Professor of Sociolinguistics
"The main focus in Arturo Tosi’s research has been the relationship between plurilingualism in the individual and multilingualism in society."
Arturo Tosi graduated in Italy in 1971 before he moved to England, where he gained a Ph.D. in London and taught in several universities. From 1997 he held the Chair of Italian Linguistics at Royal Holloway College. There, with the income of a number of visiting positions in European universities, he established the Dionisotti Foundation to support research students in the field of Italian studies. In 2004 he was awarded the title Ufficiale al Merito della Repubblica Italiana for his contribution to Italian language and culture abroad. Since 2008 he is an Emeritus Professor of Italian at Royal Holloway, University of London, and holds the Honorary Chair in Italian Linguistics at the University of Siena. He has published widely in the field of linguistics and has taught in several universities in Europe as well as in Canada and Australia. Arturo Tosi is committed to the promotion of Italian culture in Europe, and the UK in particular, and has set up a number of initiatives to support the teaching of Italian language in schools and universities.
1 - Bilingualism
Arturo Tosi worked at Bedford (England) as the Co-ordinator of the first EEC project on migrant education (1976-1980) which aimed to investigate the early bilinguism of ethnic minority children. From 1980 to 1984 he was the Chairman of the National Council for Mother Tongue Teaching, an association set up to maintain the culture of ethnic minorities in Britain and to promote the teaching of their languages in the school curricula. In 1984 he was invited to Melbourne to investigate the bilingualism of the local Italian community. In the subsequent year he was awarded a Visiting Fellowship of the Ontario Institute for Studies in Education to carry out a project concerned with the bilingualism of the Italian community in Toronto.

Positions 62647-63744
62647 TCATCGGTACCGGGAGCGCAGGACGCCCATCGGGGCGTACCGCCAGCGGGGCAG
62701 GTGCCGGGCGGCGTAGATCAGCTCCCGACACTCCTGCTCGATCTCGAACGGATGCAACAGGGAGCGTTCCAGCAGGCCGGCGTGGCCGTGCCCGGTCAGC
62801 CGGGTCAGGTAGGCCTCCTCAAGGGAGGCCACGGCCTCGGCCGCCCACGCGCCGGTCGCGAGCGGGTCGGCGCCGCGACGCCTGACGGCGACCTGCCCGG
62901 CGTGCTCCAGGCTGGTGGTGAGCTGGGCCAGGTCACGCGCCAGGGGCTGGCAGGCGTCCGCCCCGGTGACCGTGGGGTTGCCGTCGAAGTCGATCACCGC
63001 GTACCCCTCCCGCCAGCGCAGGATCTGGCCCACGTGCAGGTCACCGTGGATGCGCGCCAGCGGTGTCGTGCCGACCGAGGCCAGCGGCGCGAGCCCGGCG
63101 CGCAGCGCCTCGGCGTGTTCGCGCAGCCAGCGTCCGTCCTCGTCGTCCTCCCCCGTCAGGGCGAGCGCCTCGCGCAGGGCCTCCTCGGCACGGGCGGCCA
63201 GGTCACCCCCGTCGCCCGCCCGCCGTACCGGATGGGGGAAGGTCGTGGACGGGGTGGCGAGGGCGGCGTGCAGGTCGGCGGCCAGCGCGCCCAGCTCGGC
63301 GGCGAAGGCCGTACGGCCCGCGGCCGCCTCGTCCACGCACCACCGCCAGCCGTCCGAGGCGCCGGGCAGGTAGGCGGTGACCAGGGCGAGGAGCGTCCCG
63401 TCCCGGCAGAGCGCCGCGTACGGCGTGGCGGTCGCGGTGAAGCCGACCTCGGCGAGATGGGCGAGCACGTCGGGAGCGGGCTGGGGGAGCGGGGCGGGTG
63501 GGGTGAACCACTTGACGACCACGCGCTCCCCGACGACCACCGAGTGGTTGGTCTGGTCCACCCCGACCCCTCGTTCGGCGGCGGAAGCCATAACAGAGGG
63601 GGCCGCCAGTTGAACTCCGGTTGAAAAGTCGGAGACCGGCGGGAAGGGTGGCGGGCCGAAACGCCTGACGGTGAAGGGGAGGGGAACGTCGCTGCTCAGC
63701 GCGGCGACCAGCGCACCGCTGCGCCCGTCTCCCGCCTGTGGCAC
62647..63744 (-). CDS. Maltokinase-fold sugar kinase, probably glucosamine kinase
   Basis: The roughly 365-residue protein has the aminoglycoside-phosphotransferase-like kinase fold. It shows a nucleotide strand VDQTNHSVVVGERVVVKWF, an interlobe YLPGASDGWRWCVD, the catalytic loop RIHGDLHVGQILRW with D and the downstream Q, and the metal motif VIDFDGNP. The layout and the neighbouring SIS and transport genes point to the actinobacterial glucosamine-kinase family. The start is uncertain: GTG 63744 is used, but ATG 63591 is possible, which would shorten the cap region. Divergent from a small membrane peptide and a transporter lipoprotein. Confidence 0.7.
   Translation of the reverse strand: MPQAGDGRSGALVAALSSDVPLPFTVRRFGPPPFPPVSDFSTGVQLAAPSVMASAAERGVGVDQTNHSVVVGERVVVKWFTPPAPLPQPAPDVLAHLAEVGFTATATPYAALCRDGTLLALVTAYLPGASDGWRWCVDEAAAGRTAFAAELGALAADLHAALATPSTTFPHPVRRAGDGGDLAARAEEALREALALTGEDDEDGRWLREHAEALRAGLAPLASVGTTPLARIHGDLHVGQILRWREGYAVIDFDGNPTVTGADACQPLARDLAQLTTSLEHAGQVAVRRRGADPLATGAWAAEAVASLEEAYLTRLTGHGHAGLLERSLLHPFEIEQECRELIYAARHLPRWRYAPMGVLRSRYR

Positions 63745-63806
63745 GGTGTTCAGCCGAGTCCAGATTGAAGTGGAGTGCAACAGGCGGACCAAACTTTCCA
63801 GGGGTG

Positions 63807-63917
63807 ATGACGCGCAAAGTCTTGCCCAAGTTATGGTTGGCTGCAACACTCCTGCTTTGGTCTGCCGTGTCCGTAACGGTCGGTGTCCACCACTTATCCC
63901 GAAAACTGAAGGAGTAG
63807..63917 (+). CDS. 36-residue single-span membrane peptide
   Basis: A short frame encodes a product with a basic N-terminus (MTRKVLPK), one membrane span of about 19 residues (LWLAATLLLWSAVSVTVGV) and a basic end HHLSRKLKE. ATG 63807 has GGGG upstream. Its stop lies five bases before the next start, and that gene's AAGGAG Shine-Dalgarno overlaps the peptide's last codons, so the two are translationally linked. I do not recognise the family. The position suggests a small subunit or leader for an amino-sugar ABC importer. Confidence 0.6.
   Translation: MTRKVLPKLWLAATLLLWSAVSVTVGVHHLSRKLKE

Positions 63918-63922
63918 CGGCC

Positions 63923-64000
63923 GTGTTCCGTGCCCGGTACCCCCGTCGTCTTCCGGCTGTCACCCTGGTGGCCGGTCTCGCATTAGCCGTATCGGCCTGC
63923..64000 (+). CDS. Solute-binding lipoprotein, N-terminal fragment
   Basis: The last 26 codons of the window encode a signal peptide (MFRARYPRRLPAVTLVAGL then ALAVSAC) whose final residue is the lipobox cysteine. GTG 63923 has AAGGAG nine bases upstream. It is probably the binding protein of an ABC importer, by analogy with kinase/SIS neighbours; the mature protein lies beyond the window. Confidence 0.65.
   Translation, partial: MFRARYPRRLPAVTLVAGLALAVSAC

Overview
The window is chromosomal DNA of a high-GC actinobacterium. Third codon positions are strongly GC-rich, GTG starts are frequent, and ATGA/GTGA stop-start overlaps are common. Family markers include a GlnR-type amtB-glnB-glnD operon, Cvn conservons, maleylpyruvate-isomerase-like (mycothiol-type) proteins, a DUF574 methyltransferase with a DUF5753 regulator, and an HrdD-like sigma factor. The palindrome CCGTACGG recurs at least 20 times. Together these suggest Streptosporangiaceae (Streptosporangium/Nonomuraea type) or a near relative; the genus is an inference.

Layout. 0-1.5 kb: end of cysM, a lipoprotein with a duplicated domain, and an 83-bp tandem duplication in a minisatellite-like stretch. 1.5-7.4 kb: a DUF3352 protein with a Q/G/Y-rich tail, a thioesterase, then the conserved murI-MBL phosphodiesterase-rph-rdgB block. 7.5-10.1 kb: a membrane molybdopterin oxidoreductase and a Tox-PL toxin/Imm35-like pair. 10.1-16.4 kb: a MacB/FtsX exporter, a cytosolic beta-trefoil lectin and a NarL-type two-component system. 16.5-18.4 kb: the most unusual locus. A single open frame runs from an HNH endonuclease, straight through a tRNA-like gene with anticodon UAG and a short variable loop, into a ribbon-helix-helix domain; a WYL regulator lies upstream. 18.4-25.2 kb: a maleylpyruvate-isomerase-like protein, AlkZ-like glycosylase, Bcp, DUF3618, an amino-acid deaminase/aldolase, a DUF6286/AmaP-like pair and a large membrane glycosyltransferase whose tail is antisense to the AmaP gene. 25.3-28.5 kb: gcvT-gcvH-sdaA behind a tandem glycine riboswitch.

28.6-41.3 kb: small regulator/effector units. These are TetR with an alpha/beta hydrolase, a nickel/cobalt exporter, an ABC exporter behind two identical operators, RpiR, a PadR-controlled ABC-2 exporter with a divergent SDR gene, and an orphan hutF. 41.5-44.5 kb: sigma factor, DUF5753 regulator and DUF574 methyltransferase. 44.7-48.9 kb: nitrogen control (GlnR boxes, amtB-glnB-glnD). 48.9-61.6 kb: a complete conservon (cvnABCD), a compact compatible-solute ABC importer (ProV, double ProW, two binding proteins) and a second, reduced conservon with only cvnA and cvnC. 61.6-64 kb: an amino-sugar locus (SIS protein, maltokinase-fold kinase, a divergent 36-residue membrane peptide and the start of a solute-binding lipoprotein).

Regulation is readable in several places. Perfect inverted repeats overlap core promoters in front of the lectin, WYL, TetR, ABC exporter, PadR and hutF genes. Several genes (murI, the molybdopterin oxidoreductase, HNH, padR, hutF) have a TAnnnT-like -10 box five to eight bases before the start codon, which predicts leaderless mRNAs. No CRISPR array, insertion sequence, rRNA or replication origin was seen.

2 - Social and Linguistic Disadvantage
Since 1992 he has investigated the patterns of new immigration to the South of Europe and he raised EU grants to look at the language disadvantage of immigrants and minorities in inner-city areas.
3 - Language and Society in Italy
From the beginning of his collaboration with the University of Siena in 1994, he has assembled materials on the evolution of Standard Italian and on its varieties, in order to study their impact on the media and other channels of mass communication.
4 - Multilingualism and Multilingual Translation in the EU
Since 1996 he has worked as an consultant for the Translation Services of the EU Commission and Parliament. He was invited to set up in-service programmes on translation practices, terminologies and other relevant topics to the integration of a multilingual Europe. In 2001 he published a summative study on the Italian situation with the contribution of other leading Italian linguists, and in 2003 he edited a book with the contributions of linguists and translators from different linguistic backgrounds. In 2007 he published a substantial monograph on the impact of the EU approach to translation on the textuality of documents in Italian language.
5 - Historical Sociolinguistics
Recently he has been working on a monograph in the field of social history of language. The new book is expected to be useful to historians with an interest in language, and to the increasing number of linguists who are active in the fast growing research area of historical-sociolinguistics. The writings of travellers in early modern Europe provide a valuable source of information about language contact, and illuminate how socialisation with the locals led, on the one hand, to conscious borrowings from prestigious foreign peers and, on the other, to linguistic disorientation when confronted with lower-class speech and rural vernaculars.